Developing a social enterprise company - Redesigning family health services in India

West Midlands GP Dr Niti Pall is committed to improving healthcare in India.

West Midlands GP Dr Niti Pall (centre) is committeed to improving healthcare in India
West Midlands GP Dr Niti Pall (centre) is committeed to improving healthcare in India

What does your work in India involve?

I am a practising GP in an inner city practice in Smethwick in the West Midlands and chairwoman and managing director of Pathfinder Health India, a business with a social intent. Along with partners, I invested in the organisation as an angel investor.

Our mission is to reduce ill health events for people in India by providing low-cost, high-quality family medicine, bringing in international standards and governance. Just as UK policy is focusing on community-led services, we are working in India to prevent hospitalisation and ultimately to save money and lives. We run training programmes to deliver the clinical workforce of the future.

We want to make healthcare affordable for the emerging middle class in India. We are based in urban areas and we're developing models for rural primary healthcare.

Did you have personal reasons for setting up Pathfinder Health India?

I qualified as a doctor in India and was driven to help improve the system when I saw how many women still die in childbirth and how many households are plunged into poverty because of unexpected hospital expenses.

I also suffered two types of cancer four years ago, which made me appreciate how the NHS looks after people without them having to worry about the cost of treatment.

How did you do it?

I set up Pathfinder Health Developments Community Interest Company (PHD CIC) in the UK in 2008 and Pathfinder Health India grew out of this in 2010.

PHD CIC is also a social business and provides a spectrum of primary care services, including award-winning management of long-term conditions and in-house clinics.

The company is run by a pioneering group of GPs working alongside top social entrepreneurs and other clinical professionals, based across four high-performing practices which work closely with patients and clinical professionals. We listen to what people want and shape services around their needs; we have redesigned the way our practices operate accordingly. The £1m we have invested in service redesign has already delivered more than £4m in savings, freeing up resources to be used elsewhere in the health service.

Pathfinder Health India was founded with the help of a team of highly qualified medical practitioners who have successfully set up and run family medical centres and GP practices in the UK. We go regularly to India to deliver training, set standards and look after governance. We also have a team in India and a corporate office.

Does your UK work relate to your work in India?

Pathfinder India is an extension of the work we do in the UK around asset building in communities. We are trying to bring the concept of family medicine back to India, with an Indian twist.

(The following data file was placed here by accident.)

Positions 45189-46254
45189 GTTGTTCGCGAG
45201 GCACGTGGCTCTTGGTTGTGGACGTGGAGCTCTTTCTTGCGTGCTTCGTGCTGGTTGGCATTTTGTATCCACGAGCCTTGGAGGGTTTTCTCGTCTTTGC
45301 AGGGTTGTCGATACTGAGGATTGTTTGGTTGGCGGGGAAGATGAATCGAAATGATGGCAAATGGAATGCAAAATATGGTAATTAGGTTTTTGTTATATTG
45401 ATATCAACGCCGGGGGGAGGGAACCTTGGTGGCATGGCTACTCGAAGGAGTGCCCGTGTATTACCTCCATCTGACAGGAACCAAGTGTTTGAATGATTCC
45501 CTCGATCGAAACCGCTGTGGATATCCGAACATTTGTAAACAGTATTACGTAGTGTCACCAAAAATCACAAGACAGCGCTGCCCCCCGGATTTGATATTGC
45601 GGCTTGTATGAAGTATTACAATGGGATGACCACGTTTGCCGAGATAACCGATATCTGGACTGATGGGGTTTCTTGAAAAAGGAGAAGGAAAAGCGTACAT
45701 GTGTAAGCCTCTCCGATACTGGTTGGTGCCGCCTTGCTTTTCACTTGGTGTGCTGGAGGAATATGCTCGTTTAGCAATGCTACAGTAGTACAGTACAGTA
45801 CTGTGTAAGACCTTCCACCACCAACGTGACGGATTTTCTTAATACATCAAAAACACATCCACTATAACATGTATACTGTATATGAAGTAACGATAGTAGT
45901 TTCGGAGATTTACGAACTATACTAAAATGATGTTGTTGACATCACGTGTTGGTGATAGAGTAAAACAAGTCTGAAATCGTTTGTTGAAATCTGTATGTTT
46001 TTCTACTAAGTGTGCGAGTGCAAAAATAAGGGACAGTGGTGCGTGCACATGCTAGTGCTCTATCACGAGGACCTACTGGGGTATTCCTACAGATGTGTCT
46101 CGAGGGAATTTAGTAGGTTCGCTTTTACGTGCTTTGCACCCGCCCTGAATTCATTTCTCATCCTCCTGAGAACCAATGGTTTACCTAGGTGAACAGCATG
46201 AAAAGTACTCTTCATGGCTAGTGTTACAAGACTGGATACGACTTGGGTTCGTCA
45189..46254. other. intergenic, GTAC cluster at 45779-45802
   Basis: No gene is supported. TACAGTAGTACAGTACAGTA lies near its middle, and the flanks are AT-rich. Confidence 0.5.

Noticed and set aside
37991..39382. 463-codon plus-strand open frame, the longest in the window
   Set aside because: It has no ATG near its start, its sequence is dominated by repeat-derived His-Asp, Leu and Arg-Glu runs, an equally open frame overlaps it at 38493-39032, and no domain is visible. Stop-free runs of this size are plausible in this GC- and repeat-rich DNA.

This involves organising existing service delivery in primary care, addressing the need for reliable health services in semi-urban and rural areas and developing new skills for the primary care clinical workforce. We are also working to make specialised home care services available to geriatric patients.

I find that my clinical work as a UK GP (five clinical sessions a week) keeps me grounded in reality.

There must have been challenges and proud achievements?

The healthcare sector in India is disorganised and 80% of spend is in the private sector. There is a lack of availability of doctors and nurses (it's difficult to retain nurses) and the traditional model is very doctor-centric. Patient data is not always available nor easy to track. There are also ethical issues with doctors often motivated by pharmaceutical companies and diagnostic service providers.

When we launched Pathfinder Health India, the main challenge was that the market was not ready for us. Most patients in India go straight to a specialist and there are no government systems to advocate otherwise.

My proudest moments have been when I feel we have touched people's lives, saving them from crippling hospital expenses. One example that sticks in my mind is looking after an elderly gentleman with a diabetic foot ulcer who was told he needed an amputation. We treated him at home and he is now well, with his leg intact, and still able to live and work independently.

Having Delhi chief minister Sheila Dikshit open our first clinic was memorable. Another high point was recently securing our first government contract to deliver screening for school children after three years of hard slog.

What have you learned from Pathfinder Health India?

We are developing solutions for affordable care in India that we would like to bring back to the UK. It is not just a one-way street, we are learning from India just as India is learning from UK health services.

On a personal level, I have learned how to innovate and how to be tenacious and not give up.

Working for Pathfinder Health India
Pathfinder Health India is interested in contributions from UK medical students and qualified doctors and nurses, particularly to help train and develop local teams. GPs who are interested can contact:

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